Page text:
“Data is the new oil. Beyond collecting information, it also means gathering power,” argues Joana Varon Ferraz, researcher from the Center of Technology and Society at Fundação Getúlio Vargas in Rio de Janeiro, Brazil, “Every government has become dataholic.” Dataholic political and commercial systems foster defiance. We don’t necessarily resist because we’ve done something wrong. We resist because surveillance is not just about privacy; it is about power, control, self-determination and autonomy.
If people remain concerned about the impact of surveillance on their lives they may voluntarily withdraw from the digital world. Gilliom suggests we might even see “a hipster social trend where disengagement becomes a form of cache.” But digital disconnection can simply be an excuse for maintaining ignorance; many people don’t have the option to disengage. For example, public assistance applicants must sign a personal information disclosure statement to permit social services to share their social security number, criminal history, personal, financial, medical and family information with other public agencies and private companies. Technically, you can refuse to sign and withhold your social security number. But if you do not sign, you cannot access food stamps, transportation vouchers, cash assistance, childcare, emergency housing assistance, and other basic necessities for survival, or even talk to a caseworker about available community resources.
There are alternatives to disengagement. Brazil and Germany introduced a joint resolution to the UN condemning the member countries of what is unofficially known as the Five Eyes Alliance—the U.S., U.K., New Zealand, Canada, and Australia—for massive electronic surveillance and infringement of human rights. The EU is developing a General Data Protection Regulation that would unify data protection under a single European law. The BRICS cable, a 21,000 mile, 12.8 Terabyte per second fiber system connecting Brazil, Russia, India, China, South Africa, and Miami—is creating an alternative data pipeline to lower the cost of communication among major economies of the global south and provide non-U.S. routes for world communications.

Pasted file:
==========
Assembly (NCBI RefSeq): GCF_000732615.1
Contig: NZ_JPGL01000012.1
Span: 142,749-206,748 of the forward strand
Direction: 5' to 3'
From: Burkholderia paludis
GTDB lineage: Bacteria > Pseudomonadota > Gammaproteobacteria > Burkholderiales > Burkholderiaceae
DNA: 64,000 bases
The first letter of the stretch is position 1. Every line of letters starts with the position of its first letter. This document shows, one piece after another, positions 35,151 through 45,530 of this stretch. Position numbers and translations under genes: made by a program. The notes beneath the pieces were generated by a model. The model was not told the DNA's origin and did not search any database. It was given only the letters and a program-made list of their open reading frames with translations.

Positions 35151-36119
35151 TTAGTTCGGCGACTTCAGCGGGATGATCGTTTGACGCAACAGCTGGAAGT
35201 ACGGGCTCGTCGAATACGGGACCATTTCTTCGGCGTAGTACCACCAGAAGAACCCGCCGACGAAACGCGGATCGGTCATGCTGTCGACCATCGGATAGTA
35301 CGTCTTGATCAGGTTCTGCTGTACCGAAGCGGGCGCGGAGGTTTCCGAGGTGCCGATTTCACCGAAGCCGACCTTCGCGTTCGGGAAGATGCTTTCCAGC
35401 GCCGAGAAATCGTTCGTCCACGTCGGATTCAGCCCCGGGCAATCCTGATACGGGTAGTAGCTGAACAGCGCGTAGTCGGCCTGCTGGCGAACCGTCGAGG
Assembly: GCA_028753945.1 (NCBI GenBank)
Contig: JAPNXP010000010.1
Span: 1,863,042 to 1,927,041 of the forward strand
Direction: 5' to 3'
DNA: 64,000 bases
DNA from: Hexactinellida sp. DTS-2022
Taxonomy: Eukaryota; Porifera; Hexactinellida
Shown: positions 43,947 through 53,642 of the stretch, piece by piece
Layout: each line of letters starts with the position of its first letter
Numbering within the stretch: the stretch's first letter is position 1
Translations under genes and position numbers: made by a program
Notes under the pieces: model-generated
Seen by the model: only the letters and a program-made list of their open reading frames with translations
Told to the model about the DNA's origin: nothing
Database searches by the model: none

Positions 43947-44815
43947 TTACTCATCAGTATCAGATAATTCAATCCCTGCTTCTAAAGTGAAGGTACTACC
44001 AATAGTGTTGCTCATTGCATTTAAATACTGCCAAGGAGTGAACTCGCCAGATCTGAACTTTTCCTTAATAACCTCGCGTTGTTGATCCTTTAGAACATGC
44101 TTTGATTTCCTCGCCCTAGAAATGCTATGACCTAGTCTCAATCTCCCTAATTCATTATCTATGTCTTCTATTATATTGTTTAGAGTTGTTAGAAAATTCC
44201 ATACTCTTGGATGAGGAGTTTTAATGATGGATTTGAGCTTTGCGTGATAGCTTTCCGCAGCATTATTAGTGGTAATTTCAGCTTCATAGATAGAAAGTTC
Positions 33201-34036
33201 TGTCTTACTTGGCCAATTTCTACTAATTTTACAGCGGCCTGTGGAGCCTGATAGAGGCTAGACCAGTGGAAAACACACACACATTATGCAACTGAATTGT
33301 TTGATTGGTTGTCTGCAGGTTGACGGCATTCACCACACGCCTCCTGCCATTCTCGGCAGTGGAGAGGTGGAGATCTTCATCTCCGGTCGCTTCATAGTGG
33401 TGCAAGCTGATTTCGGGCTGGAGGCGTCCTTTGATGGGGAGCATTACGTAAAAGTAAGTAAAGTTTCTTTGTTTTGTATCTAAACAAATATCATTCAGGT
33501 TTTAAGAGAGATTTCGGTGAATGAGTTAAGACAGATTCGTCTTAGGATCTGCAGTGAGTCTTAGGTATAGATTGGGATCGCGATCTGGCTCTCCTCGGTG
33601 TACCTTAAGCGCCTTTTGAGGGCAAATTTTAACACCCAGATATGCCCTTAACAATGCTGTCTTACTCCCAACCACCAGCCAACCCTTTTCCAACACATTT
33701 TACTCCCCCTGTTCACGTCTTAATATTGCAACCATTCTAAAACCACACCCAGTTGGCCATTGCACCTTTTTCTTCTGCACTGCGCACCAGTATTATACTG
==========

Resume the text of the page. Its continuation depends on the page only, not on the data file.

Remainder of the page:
Answers to the dilemmas we face in the surveillance society are not likely to come from Silicon Valley or Washington. This year, the Obama administration was put in the position of defending the National Security Administration’s snooping while stumping for a Consumer Privacy Bill of Rights that boosts security for online shoppers. It is still unclear how President Obama will respond to his Review Group on Intelligence and Communications Technologies’ report calling to terminate the storage of bulk data collected under the Foreign Intelligence Surveillance Act.
Lesson #4: Privacy is not the problem.
In his Christmas Day address on the U.K.’s Channel 4, Edward Snowden trotted out the hoary old clichés about George Orwell, Big Brother, and the end of privacy. But for most people, privacy is a pipedream. Living in dense urban neighborhoods, public housing, favellas, prisons, or subject to home visits by caseworkers, poor and working people might wish for more personal space, but they don’t make Snowden’s mistake of assuming that privacy is “what allows us to determine who we are and who we want to be.”
We need to move away our fixation on privacy and towards a future based on digital human rights. We can take some cues from Brazil, which is currently creating a collaborative, multi-stakeholder “Internet Constitution,” the Marco Civil da Internet. The Marco connects digital communication to deeply held democratic values: internationalism, active citizenship, access to information, freedom of expression, democratic governance, civic participation, multilateralism, inclusivity and non-discrimination, plurality, cultural diversity, freedom of speech. The Marco also addresses network neutrality, personal data protection, and, yes, even privacy. But it is not the central issue. Seeing privacy as the cornerstone for democracy is a kind of naiveté we can no longer excuse nor afford.
We should care when national governments engage in surveillance of any kind, not just when they spy on us. Shock and outrage are callow luxuries, and the Snowden leaks eliminated our last justification for ignorance. Software designed for authoritarian political aims spawns repressive political environments wherever it is used. Systems tested in low rights environments will, as Dorothy informed me a decade ago, eventually be used on everyone.
* A pseudonym